Oliver Bullough argues that Jersey is heading towards an abyss financially, as its government deficit is forecast to expand to £125mn by 2019. Let’s put the numbers in perspective to start with.

Checking the States of Jersey’s Annual Accounts, which are easy to find on the government’s website, I would draw attention to the following:

  • Jersey’s forecast deficit of £125mn in 2019 represents around 3% of the island’s £4bn GDP. By comparison, according to UK’s ONS Britain’s general government deficit in 2015 was 5.1% of GDP and peaked in 2009/10 at 10.8%.
  • Jersey has barely any external debt; UK has £1.6 trillion (87.5% of GDP).
  • Jersey’s balance sheet shows £3.3bn (almost 100% of GDP) fixed assets. It’s almost impossible to find a comparable number for UK, but one figure suggests £158bn of liquid assets (8% of GDP).
  • UK central government expenditure is running at 35%-40% of GDP; Jersey’s (£674mn) is substantially less than 20% of GDP.

So, Jersey starts from a much, much better position financially than UK.

Mr Bullough then goes on to conflate Britain & the United Kingdom: yes, Jersey’s status is peculiar but it is far from unique. In fact there’s a term for it: Crown Dependencies. All have their own governments and the power to levy their own taxes (yes, Mr Bullough, Jersey people do pay tax).

It is also rather inaccurate to describe Jersey as “London without the rules or the taxes”. Jersey has a well-regulated financial services industry and does levy taxes — just not the same taxes as UK. Whilst some people might describe this as “unfair tax competition” in almost all other walks of life, we see competition as a good thing, so why is tax competition not also a good thing?

The article also talks about the Tax Justice Network and studies that “highlighted Jersey’s role in sucking wealth out of countries that need it most”. Let’s think about that for a second: for a start, Jersey isn’t “sucking” at all. People bring their businesses, their wealth and themselves to the island for any number of reasons, but if we’re talking about the “countries that need it most” then I suspect often that’s exactly the problem: a lot of governments in the Developing World just cannot be trusted. Indeed, when Cyprus is “bailing in” depositors (effectively, expropriating their money) who could blame a government in the Third World for thinking it’s OK to nick a bit off the rich every now & again to pay for their profligacy (or even just their lifestyles)? So a wealth-creator based in one of those countries might seek to put her money somewhere safe, just so it’s out of their reach. That’s not necessarily tax avoidance, tax evasion or anything untoward — it’s prudent risk management. Situations like the introduction of exchange controls, re-balancing of fixed exchange rates etc (think China, Argentina for example) are other examples of where Jersey has something to offer. All the evidence suggests that once governments clean themselves up and demonstrate they can be trusted, capital flight ceases and indeed reverses.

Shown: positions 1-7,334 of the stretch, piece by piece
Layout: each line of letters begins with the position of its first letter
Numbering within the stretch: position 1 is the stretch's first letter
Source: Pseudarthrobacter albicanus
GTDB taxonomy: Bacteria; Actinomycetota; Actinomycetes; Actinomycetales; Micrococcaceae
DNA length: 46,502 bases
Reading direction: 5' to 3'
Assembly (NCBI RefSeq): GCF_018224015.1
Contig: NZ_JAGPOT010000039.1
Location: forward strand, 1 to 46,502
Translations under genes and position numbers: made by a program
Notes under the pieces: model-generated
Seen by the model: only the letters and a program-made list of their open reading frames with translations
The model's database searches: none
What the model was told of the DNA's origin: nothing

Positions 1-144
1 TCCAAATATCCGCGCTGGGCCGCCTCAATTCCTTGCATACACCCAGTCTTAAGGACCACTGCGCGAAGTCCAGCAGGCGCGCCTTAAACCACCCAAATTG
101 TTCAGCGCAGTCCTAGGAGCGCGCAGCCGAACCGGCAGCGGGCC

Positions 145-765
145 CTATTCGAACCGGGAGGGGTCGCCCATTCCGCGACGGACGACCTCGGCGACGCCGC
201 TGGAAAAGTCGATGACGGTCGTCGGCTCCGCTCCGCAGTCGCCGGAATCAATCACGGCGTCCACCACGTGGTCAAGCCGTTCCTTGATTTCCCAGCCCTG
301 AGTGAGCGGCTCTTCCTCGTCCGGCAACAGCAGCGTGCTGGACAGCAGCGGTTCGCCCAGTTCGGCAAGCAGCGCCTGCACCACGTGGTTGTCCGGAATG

There is also a continued willful misunderstanding about what “tax neutrality” means with respect to vehicles such as offshore funds. If a fund has investors from UK, France, USA, Singapore etc etc it’s really important that the investors aren’t taxed twice. That doesn’t mean they’re not taxed at all: rather, that they are taxed in their home jurisdiction, not Jersey. Hundreds of jurisdictions (including Luxembourg & Malta) offer similar structures for the same reason. Does that mean they’re “aiding & abetting” tax avoidance? I think not.